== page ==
We also asked pre-law advisors what factors might be dissuading students from going to law school and the number one reason given was the cost of obtaining the degree. Another dissuading factor was this sense of a “reality check.” In other words, undergraduate students might initially think about attending law school, but as they reflect on their academic record, LSAT scores, or the length of time it takes to get the degree, they find that they don’t really have the passion to put in the time and effort that one needs to go to law school.
Those were two big categories of findings that we learned, and with our partnership with LSAC, we hope to expand this survey to all pre-law advisors across the country and learn even more.
I imagine there are also some answers from the pre-law advisors survey that you would want to compare to the Before the JD answers from college and law school students.
There will certainly be parallels. If we learn from Before the JD, for example, that students seek out information about law school from one primary source—such as family members—but pre-law advisors think that students are getting most of their information through the internet, that might highlight a gap we can explore further. Once this work is done with LSAC, we would like to have a conference or workshop where we can bring in pre-law advisors, leaders from law schools and talk about the results.
What sort of research do you hope to conduct beyond Before the JD?
It can go a lot of different ways, and I think it’s safe to say that one of the driving factors will be the AALS membership’s needs and desires. If, say, there’s a real need for faculty to understand more about curriculum innovation, or degree completion or attrition, then we can possibly conduct research in those areas. We’re going to really have to listen to the membership. We are also going to have to find funding and resources for these projects. There are foundations, organizations, federal agencies, and others interested in these topics, and if we can align their interests with those of AALS members, then we have an opportunity.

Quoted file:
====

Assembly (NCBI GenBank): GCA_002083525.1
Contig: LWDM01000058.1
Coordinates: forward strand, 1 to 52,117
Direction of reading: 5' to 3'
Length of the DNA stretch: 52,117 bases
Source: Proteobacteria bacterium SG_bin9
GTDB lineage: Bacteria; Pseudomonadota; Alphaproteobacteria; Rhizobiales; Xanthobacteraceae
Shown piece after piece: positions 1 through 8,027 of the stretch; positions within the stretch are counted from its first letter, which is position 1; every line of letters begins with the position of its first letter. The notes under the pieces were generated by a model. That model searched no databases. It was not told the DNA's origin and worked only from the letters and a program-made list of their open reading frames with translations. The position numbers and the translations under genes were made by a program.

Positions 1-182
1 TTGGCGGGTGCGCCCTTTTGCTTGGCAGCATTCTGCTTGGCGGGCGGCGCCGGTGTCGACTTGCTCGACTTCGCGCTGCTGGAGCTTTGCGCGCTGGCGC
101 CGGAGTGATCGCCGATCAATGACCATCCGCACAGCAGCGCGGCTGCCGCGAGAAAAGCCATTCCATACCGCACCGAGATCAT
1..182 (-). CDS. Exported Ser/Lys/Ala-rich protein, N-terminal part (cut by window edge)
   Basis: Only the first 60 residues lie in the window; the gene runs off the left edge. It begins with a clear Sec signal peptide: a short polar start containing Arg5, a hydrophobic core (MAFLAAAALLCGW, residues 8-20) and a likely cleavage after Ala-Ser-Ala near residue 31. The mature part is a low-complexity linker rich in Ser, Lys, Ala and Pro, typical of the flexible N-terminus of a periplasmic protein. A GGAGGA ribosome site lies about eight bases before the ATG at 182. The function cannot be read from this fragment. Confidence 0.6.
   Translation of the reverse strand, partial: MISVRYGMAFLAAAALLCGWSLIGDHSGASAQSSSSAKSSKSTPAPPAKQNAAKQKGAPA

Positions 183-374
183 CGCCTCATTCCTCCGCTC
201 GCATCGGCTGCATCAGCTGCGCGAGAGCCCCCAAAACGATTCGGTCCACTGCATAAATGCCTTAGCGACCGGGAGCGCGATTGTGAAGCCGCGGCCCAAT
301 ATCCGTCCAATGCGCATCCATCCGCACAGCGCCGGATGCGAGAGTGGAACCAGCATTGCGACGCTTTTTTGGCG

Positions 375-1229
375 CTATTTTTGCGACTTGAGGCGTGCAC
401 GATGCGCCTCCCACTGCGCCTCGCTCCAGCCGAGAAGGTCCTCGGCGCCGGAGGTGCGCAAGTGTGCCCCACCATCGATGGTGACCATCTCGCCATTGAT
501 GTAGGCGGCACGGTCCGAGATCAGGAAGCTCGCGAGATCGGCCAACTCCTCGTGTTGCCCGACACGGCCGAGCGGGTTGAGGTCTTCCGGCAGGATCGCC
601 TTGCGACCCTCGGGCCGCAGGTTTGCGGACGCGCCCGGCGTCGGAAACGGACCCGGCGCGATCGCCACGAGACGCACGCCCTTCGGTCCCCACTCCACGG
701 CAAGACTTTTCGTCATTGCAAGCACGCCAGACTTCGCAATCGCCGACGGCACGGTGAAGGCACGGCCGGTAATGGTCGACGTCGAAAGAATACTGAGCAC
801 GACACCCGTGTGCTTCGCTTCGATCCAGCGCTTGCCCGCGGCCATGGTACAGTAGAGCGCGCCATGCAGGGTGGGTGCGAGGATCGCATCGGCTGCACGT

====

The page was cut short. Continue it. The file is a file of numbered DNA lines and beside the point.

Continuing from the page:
I also want to make a point that Before the JD will not end once we issue a report over the summer. It’s very common for research studies like this to release a final report with lots of fanfare, and then the project ends. We would rather the project live on for some time. We want to write a couple of additional reports. One might be aimed at university presidents or provosts to talk about more generally why students are going to graduate and professional school. That could be one interesting piece. We would also like to have a second report that’s focused on the general public—something you might read in your local daily newspaper or other media outlet.
But we also hope to customize selected findings to specific audiences that might be interested in them. We might commission papers or short research briefs on behalf of others with a focus on specific topics. We could also write short papers on, say, the factors contributing to going to law school as viewed through a particular demographic such as first-generation college students. We also think there could be an opportunity to license parts of the dataset to scholars in the field. There are PhDs and doctoral students all over the country doing research on these kinds of topics. Through a licensing arrangement, we might be able to give them an opportunity to conduct some research on their own. Before the JD generated a massive database, and we can’t expect that everything can be reported in our first report.
Anything else that you would like to add?
I’m delighted to be here. It’s a very exciting time for AALS and the field of research. We’re on the cusp of some potentially significant changes, ultimately for the better. It’s exciting to be a part of it and working for the benefit of law schools and legal education.